[openssl-users] when should client stop calling SSL_read to get TLS1.3 session tickets after the close_notify?

Jakob Bohm jb-openssl at wisemo.com
Mon Feb 18 22:17:12 UTC 2019

On 17/02/2019 14:26, Matt Caswell wrote:
> On 16/02/2019 05:04, Sam Roberts wrote:
>> On Fri, Feb 15, 2019 at 3:35 PM Matt Caswell <matt at openssl.org> wrote:
>>> On 15/02/2019 20:32, Viktor Dukhovni wrote:
>>>>> On Feb 15, 2019, at 12:11 PM, Sam Roberts <vieuxtech at gmail.com> wrote:
>>>> OpenSSL could delay the actual shutdown until we're about to return
>>>> from the SSL_accept() that invoked the callback.  That is SSL_shutdown()
>>>> called from callbacks could be deferred until a more favourable time.
>> In this case, it's an SSL_read() that invoked the callback, though
>> probably not relevant.
>> And actually, no deferal would be necessary, I looks to me that the
>> info callback for handshake done is coming too early. Particularly,
>> the writing of the NewSessionTickets into the BIO should occur before
>> the info callback. I'll check later, but I'm pretty sure with TLS1.2
>> the session tickets are written and then the HANDSHAKE_DONE info
>> callback occurs, so the timing here is incompatible with TLS1.2.
> In TLSv1.2 New session tickets are written as part of the handshake. In TLSv1.3
> session tickets are sent after the handshake has completed. It sounds to me like
> the info callback is doing the right thing.
That seems to be a major theme in many reported OpenSSL 1.1.1
problems.  It seems that you guys have gotten too hung up on how
the TLS 1.3 RFC uses words like handshake differently than the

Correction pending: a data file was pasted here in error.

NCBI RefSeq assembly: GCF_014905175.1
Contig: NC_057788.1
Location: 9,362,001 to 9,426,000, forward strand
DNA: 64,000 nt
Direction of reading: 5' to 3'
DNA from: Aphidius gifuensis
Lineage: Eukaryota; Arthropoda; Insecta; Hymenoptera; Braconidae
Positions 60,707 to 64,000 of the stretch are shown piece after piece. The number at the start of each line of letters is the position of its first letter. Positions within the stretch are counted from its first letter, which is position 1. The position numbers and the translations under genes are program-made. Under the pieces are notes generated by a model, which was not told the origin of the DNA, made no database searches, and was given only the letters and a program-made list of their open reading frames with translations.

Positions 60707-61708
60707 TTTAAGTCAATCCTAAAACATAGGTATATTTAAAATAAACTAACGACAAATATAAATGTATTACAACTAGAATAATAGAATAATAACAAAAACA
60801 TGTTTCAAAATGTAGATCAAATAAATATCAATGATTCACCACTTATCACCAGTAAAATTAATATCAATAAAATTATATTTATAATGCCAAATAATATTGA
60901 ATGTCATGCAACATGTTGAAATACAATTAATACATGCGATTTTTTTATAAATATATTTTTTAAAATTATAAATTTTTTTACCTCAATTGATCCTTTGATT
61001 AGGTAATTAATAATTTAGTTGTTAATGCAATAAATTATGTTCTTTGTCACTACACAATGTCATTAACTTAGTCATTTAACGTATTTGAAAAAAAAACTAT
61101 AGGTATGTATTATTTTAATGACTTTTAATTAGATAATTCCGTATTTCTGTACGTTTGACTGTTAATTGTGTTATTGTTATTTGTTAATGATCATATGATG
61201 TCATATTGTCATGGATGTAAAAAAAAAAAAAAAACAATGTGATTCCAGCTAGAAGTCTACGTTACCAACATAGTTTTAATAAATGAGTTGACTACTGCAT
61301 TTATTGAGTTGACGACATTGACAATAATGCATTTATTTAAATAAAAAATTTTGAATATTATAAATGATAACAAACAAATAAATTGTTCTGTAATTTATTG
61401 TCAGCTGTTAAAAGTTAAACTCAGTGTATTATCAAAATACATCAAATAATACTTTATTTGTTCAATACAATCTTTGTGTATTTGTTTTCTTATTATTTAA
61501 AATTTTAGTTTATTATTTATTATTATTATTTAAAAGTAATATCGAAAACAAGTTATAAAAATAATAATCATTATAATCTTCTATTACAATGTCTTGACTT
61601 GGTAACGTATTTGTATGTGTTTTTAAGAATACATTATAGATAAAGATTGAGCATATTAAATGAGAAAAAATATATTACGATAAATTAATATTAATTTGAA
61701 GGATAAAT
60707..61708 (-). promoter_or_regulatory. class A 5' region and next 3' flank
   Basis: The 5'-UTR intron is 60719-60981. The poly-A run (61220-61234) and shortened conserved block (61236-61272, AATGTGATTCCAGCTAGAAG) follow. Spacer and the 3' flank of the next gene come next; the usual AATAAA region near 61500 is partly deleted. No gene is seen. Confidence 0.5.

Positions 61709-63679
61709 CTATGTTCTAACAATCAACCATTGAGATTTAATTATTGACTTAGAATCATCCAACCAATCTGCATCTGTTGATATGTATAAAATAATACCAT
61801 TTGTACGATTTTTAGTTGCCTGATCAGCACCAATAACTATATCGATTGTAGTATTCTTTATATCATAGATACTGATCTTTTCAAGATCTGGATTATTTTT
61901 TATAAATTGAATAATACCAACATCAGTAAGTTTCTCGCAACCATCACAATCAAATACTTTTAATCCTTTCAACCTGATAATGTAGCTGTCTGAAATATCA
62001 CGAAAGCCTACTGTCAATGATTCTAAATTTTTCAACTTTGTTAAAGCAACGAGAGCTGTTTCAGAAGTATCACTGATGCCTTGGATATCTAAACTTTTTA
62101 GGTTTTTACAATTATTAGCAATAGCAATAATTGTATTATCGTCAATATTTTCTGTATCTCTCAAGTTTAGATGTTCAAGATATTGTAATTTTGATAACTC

TLS 1.2 RFC, rather than by the higher level semantics of what
would be considered the API visible meta-operations.

 From an API user perspective, the messages that are exchanged
right after the RFC-handshake in order to complete the connection
set up should be considered part of the API-handshake.

This made little difference for the "change cipher spec" TLS 1.2
record, but makes a lot more difference for TLS 1.3 where various
things like certificate checks and session tickets fall into that
gray area.

Any opportunity to send data earlier than that should be handled
in a way that doesn't break the API for applications that aren't
doing so.
>> Though the deferal mechanism might be there already. It looks like
>> doing an SSL_write(); SSL_shutdown() in the info callback works fine,
>> on the client side new ticket callbacks are fired by the SSL_read()
>> before the SSL_read() sees the close_notify and returns 0. I haven't
>> looked at the packet/API trace for this, because the tests all pass
>> for this case, but I do see that in the javascript called from the
>> HANDSHAKE_DONE callback, that calling .end("x") (write + shutdown)
>> causes the client to get tickets, but .end() causes it to miss them
>> because they are after close_notify.
>>> Oh - right. I missed this detail. Calling SSL_shutdown() from inside a callback
>>> is definitely a bad idea. Don't do that.
>> The info callback, or ANY callbacks? What about the new ticket
>> callback, for example? Is it expected that no SSL_ calls are made in
>> ANY callbacks?
> I wouldn't go that far. Callbacks occur during the processing of an IO
> operation. Callbacks are generally expected to be small and quick. I wouldn't
> call anything that might invoke a new IO operation from within a callback, so
> SSL_read, SSL_write, SSL_do_handshake, SSL_shutdown etc.
Callbacks are often an opportunity for applications to detect
violations of security policy.  It thus makes a lot of sense for
callbacks to request that the connection is ended as soon as
allowed by the risk of creating an attack side channel.

Other OpenSSL callbacks represent the one place to do certain
complex tasks, such as choosing among different certificates,
checking against outside (networked!) revocation systems etc.


Jakob Bohm, CIO, Partner, WiseMo A/S.  https://www.wisemo.com
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